Holiday decorating at historic house museums takes many forms. There are great philosophical debates on the importance of historical accuracy versus proper collections management standards. This is the story of one small mansion in the hinterlands of Georgia and how we do things here.
Have yourself a merry little Christmas
Let your heart be light
From now on your troubles will be out of sight (wanna bet?!)
At risk of receiving many angry emails I admit that I have a love/hate, mostly hate, relationship with Christmas. It was not a joyful time at my house. Mom verged on going nuclear at any moment and there were one or two notable Yuletides where my troubles took the form of emergency room visits requiring copious amounts of antibiotics or a cast (unrelated to Mom, though adding to the nuclear).
Make the Yuletide gay
From now on your troubles will be miles away (au contraire)
So, instead of keeping those Christmas troubles miles away, I go to work at a big, fancy Southern mansion (yep, we’ve got the columns). Everyone who walks through the doors envisions not sugarplums but hoop-skirt clad Scarlet O’Hara running amok in the portieres (yep, we have those too), and where visitors expect big fancy Southern Christmas décor ala Southern Living on steroids. (save me!) I dodged the bullet the first two years I was here, claiming no time to decorate – my boss gave me a stuffed Grinch at the staff holiday festivities (message received).
Here we are as in olden days (in the really olden days people didn’t decorate)
Happy golden days of yore (before indoor plumbing, central heat)
Faithful friends who are dear to us
They gather near to us once more
The third year I decorated. By that time we had an educator who was all about the happy and golden days – one tree grew to two trees and soon to six trees (yes, you read that right). In keeping with the naturalist spirit of Senator Watson, these are not the plastic “toilet brush” trees of yore, no, these are live, and by live I do mean live – in pots — trees. Following the holiday use, the trees are planted out on the grounds. The boss loves it – no more Grinch dolls in my stocking.
Through the years we all will be together and
If the fates allow
Hang a shining star upon the highest bough (riiiggghhhhtttt)
And have yourself a merry little Christmas now
If you’ve ever decorated an authentic “Southern” Christmas tree you will know that it is structurally impossible to put ANYTHING on the highest bough! Cedar and other weak- limbed, allergy-inducing cousins are “traditional” (and we ARE trying to be traditional), so it’s a losing battle with the ornaments. The motion alarms will go off in the middle of the night and my 3:00am conversations with the alarm company sound something like this:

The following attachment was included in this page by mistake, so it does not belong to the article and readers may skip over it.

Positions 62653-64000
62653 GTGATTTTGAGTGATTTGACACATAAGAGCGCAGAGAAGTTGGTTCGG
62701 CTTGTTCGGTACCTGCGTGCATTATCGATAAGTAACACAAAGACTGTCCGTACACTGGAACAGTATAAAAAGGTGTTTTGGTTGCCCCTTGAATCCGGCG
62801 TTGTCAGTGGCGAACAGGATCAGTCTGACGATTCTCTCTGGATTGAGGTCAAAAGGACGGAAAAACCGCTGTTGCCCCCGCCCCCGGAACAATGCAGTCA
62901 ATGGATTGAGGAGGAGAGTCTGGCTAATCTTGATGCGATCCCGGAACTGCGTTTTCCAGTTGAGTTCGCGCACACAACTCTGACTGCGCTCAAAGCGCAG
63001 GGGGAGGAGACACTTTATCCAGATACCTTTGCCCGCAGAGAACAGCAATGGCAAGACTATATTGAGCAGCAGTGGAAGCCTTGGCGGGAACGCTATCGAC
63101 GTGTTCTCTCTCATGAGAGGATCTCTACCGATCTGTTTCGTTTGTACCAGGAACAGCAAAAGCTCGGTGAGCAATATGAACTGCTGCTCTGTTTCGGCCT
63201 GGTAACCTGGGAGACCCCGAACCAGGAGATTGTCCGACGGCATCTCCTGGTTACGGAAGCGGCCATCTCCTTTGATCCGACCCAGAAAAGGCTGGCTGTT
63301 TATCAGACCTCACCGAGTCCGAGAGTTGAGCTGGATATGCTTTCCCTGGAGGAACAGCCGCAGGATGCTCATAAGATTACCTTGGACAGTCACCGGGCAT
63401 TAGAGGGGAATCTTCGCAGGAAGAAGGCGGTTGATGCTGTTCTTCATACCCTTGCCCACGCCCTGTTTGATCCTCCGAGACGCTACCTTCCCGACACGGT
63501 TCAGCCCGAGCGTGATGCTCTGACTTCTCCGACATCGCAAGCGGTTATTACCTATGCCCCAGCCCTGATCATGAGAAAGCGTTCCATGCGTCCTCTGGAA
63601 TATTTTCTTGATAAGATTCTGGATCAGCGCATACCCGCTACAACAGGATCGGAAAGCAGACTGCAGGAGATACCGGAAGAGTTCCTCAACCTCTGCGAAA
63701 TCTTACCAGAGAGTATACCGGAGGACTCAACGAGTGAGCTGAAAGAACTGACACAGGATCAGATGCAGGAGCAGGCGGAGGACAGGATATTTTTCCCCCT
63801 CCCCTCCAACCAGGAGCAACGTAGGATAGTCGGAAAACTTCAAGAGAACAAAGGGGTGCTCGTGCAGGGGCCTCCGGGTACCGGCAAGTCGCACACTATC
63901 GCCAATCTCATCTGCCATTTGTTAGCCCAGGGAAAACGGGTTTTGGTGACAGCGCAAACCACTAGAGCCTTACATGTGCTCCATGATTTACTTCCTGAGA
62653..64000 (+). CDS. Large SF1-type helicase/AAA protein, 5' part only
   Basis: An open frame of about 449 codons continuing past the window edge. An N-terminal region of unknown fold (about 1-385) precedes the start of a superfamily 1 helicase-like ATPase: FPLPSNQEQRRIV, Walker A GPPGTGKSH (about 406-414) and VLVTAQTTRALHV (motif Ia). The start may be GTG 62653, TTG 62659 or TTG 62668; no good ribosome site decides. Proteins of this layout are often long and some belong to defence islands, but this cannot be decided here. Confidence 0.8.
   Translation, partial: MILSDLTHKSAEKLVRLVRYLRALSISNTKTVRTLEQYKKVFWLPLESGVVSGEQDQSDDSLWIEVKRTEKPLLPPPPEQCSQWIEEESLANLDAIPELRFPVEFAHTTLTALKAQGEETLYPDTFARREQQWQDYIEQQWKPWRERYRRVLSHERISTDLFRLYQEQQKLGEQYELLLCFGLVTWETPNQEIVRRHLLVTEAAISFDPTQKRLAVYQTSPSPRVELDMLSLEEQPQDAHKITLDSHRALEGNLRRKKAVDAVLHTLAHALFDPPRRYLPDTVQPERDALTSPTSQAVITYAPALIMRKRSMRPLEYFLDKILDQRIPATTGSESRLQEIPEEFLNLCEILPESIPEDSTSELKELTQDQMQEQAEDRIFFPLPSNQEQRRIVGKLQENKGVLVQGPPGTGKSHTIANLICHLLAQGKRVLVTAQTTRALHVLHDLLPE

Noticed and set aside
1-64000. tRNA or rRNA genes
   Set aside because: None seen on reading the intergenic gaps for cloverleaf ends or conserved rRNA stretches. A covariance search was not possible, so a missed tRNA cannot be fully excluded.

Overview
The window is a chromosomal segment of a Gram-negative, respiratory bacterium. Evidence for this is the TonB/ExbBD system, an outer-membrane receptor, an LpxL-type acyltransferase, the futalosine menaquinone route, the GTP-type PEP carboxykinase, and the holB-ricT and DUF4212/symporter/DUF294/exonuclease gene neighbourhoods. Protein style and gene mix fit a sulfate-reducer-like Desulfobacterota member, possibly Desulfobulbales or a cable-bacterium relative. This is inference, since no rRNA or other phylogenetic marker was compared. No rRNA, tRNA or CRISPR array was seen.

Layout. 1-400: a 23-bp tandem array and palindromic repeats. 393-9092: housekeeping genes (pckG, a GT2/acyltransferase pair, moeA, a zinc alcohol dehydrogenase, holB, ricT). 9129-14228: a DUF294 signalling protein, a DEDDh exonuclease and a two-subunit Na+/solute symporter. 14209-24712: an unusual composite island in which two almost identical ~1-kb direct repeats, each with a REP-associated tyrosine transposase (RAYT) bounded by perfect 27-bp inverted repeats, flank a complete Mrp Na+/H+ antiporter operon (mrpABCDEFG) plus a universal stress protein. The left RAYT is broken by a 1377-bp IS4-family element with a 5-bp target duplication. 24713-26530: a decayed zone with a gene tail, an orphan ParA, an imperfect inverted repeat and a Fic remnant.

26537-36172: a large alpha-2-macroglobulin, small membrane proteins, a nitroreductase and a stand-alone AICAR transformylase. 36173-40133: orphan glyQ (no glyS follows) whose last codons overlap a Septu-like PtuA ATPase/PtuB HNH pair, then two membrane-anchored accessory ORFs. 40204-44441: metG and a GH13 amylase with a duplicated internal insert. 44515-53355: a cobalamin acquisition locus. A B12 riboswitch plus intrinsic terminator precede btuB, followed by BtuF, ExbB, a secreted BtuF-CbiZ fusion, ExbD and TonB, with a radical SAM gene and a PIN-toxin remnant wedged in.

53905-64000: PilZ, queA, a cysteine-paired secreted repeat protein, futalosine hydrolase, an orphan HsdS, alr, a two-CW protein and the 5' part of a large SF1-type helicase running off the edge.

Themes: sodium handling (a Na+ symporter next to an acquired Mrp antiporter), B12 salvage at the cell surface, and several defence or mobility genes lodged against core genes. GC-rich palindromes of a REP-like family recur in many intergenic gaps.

“Don’t send the police it’s just the mercury glass star falling off the tree.”
“Ma’am, if there’s mercury I need to dispatch the fire department!”
“No, you nitwit – it’s the stupid Christmas ornaments falling off the stupid tree! Do not send the police or the fire department – DO send Martha Stewart to fix the #*%! tree!”
Faithful friends who are dear to us
They gather near to us once more (so, where are the visitor hordes – at the Biltmore, right!)
So, every year we put up the trees and every year the ornaments slide off and every year people tell us they were too busy to come visit because “Susie had a dance/choral/violin performance,” or “Grannie needed a ride to Atlanta to buy this spice for her famous fruitcake,” and every year we wonder WHY we ran ourselves ragged for the small group of folks who actually made the pilgrimage. And, next year, we’ll do it all again.
Through the years we all will be together
If the fates allow (fate cannot stand in the way of a plane ticket and a mai tai)
But ’til then we’ll have to muddle through somehow
And have yourself a merry little Christmas now.
Y’all have fun together; I’ll be at the beach muddlin’ through!
— Michelle Zupan, Curator & Director, Hickory Hill, Thomson, GA